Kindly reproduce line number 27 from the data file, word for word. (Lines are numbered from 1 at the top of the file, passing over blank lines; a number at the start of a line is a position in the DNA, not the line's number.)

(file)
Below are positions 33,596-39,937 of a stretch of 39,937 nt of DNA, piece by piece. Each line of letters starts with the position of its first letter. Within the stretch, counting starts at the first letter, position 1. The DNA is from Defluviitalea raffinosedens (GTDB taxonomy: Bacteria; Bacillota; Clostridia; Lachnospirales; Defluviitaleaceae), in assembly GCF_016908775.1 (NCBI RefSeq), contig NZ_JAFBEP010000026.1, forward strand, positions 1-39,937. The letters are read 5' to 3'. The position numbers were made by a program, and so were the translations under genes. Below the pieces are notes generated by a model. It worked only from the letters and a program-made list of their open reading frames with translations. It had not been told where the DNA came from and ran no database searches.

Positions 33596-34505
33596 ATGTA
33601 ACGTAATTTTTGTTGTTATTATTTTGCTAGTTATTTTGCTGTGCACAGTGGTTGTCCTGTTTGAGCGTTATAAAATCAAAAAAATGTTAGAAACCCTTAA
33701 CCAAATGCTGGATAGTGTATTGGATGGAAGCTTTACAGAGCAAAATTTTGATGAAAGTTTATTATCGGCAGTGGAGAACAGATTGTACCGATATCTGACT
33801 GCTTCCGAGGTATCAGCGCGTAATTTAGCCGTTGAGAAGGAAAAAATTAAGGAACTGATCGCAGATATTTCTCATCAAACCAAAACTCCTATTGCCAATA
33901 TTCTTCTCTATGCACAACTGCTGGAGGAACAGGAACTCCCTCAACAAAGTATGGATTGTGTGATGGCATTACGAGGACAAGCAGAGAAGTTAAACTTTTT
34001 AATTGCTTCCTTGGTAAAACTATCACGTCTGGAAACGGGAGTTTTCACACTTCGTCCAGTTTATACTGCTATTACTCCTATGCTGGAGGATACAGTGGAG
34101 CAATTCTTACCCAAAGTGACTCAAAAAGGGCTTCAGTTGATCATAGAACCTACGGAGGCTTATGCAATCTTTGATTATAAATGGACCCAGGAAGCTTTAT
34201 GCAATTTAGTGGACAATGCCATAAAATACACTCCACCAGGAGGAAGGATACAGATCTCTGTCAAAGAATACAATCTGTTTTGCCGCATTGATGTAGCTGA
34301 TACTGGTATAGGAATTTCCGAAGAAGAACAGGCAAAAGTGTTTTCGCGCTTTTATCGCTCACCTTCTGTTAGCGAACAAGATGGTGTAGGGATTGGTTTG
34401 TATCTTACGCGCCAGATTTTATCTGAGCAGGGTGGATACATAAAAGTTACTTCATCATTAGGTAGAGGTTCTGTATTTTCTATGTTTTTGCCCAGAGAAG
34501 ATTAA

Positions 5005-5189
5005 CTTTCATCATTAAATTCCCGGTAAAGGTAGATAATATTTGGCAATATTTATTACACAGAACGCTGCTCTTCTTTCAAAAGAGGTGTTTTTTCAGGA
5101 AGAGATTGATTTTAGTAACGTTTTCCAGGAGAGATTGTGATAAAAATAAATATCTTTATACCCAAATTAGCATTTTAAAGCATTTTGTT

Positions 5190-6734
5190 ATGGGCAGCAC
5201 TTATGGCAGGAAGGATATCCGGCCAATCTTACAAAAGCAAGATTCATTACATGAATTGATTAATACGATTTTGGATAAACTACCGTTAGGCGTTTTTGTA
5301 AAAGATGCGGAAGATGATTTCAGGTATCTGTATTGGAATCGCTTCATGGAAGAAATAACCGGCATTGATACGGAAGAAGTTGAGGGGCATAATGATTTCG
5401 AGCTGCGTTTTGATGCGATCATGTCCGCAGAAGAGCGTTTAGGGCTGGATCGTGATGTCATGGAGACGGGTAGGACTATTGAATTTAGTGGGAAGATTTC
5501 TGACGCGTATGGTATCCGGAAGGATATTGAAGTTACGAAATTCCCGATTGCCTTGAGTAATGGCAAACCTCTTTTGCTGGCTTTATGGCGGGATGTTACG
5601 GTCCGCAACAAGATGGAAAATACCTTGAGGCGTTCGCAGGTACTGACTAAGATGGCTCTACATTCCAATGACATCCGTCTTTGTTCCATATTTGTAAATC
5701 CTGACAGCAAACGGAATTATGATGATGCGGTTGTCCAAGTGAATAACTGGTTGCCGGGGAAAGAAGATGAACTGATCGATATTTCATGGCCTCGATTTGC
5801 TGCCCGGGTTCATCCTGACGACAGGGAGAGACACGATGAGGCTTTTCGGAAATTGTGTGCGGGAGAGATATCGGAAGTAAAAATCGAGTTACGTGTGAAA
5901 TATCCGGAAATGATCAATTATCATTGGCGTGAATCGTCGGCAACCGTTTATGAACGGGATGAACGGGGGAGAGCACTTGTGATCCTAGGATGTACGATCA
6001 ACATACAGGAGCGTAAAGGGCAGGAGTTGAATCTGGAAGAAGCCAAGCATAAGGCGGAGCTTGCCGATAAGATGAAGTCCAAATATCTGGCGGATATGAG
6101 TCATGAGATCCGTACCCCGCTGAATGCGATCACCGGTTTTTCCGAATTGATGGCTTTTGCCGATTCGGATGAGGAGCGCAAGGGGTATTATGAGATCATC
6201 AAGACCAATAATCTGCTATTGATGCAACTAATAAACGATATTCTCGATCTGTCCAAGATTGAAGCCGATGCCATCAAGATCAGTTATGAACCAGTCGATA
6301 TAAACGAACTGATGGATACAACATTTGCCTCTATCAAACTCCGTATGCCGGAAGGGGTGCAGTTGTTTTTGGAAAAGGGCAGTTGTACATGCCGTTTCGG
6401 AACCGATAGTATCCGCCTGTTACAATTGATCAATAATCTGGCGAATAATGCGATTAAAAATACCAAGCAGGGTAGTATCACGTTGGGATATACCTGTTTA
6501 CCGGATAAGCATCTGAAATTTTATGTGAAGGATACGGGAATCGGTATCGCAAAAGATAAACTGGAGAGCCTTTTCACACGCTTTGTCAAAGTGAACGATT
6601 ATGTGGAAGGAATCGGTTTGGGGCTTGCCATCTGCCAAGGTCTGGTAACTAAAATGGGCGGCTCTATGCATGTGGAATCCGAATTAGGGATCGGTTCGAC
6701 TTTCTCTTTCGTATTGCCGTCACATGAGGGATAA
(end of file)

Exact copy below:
6001 ACATACAGGAGCGTAAAGGGCAGGAGTTGAATCTGGAAGAAGCCAAGCATAAGGCGGAGCTTGCCGATAAGATGAAGTCCAAATATCTGGCGGATATGAG